Washington 8 Jany. 1825.
I have been prevented from writing to you a long time my dear Tom first in consequence of ill health and since because I thought it would be better to await your return to College than to address to Exeter where I hope you have been happy among your respectable old friends—
It gives me great pleasure to learn from Mary that you have become more satisfied with your situation and now I have only to desire that your standing in your Class may do me honour as you know I claim you for my protégé and your success will prove my glory—
We are here in the midst of our usual bustle but the City is very dull and the strangers very discontented We have been threaten’d with the arrival of some celebrated beauties but some envious cloud obscures them from our view and the youths of Washington are obliged to live content on the <
anticipated> delight of expectant anticipation ere the happy < the> reality shall greet their wondering and impatient eyes—Dancing however goes on as usual and while we wait for these stars of the first magnitude we enjoy the happiness of admiring the constellations which take their course through our ever changing hemisphere and greet them with pleasure and hospitality—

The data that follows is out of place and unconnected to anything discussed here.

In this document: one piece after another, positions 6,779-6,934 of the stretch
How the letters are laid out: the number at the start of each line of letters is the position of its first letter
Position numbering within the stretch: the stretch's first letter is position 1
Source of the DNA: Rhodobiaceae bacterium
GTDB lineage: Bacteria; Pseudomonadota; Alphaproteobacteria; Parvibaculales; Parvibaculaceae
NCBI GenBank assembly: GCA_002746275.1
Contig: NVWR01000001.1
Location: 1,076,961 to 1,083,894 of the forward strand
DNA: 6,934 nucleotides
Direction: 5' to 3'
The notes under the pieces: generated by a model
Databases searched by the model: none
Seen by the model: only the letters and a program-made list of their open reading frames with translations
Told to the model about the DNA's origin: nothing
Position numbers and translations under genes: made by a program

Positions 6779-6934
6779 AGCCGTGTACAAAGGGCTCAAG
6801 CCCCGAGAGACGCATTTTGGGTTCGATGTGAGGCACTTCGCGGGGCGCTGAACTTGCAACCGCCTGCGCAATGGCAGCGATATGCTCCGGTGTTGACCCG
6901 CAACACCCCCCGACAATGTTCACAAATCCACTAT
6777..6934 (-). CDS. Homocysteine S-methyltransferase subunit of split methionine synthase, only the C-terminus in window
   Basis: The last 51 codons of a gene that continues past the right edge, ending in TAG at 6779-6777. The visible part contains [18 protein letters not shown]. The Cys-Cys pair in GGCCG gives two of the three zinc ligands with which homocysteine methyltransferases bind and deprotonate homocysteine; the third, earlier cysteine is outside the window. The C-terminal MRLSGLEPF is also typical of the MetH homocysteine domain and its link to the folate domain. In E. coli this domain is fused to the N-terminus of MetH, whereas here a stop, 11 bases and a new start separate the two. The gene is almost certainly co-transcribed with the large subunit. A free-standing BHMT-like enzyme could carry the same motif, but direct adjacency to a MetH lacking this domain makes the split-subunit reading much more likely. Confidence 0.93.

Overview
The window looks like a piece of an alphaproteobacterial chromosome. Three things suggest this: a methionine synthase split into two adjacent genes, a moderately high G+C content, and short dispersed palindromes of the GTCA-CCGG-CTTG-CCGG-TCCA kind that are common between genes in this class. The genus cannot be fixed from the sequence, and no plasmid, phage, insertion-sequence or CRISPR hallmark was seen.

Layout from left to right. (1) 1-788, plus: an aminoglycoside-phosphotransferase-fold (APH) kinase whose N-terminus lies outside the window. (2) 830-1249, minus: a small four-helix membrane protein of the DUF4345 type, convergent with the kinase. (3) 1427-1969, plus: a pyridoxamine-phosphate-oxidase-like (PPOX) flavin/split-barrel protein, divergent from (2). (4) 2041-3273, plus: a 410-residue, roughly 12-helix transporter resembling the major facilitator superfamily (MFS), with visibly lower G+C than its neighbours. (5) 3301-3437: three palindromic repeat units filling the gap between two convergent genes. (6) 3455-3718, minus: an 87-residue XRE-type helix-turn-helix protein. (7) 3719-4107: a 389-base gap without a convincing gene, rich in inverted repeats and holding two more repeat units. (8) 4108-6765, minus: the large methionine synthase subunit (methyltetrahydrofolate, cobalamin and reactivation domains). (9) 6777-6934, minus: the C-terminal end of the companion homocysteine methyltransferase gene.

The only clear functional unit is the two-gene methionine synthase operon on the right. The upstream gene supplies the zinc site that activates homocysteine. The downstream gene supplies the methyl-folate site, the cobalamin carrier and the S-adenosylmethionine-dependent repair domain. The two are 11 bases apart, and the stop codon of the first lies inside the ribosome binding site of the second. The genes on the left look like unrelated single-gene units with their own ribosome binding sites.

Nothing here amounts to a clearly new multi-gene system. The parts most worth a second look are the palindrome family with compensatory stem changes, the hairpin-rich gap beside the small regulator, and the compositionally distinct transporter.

Poor Mr Cook is I fear in the last stages of a Consumption. The doctors however do not think that this illness has yet declared itself positively and still retain hopes of his recovery—I recommend to you to write a few lines to him occasionally as marks of respect and affection are peculiarly gratifying to the sick and he has ever been a kind and indulgent guardian to you—
Write me frequently and tell me how you stand in your Class and who are your favorite Classmates and you will oblige your affectionate Aunt
L. C. Adams
MHi: Adams Papers.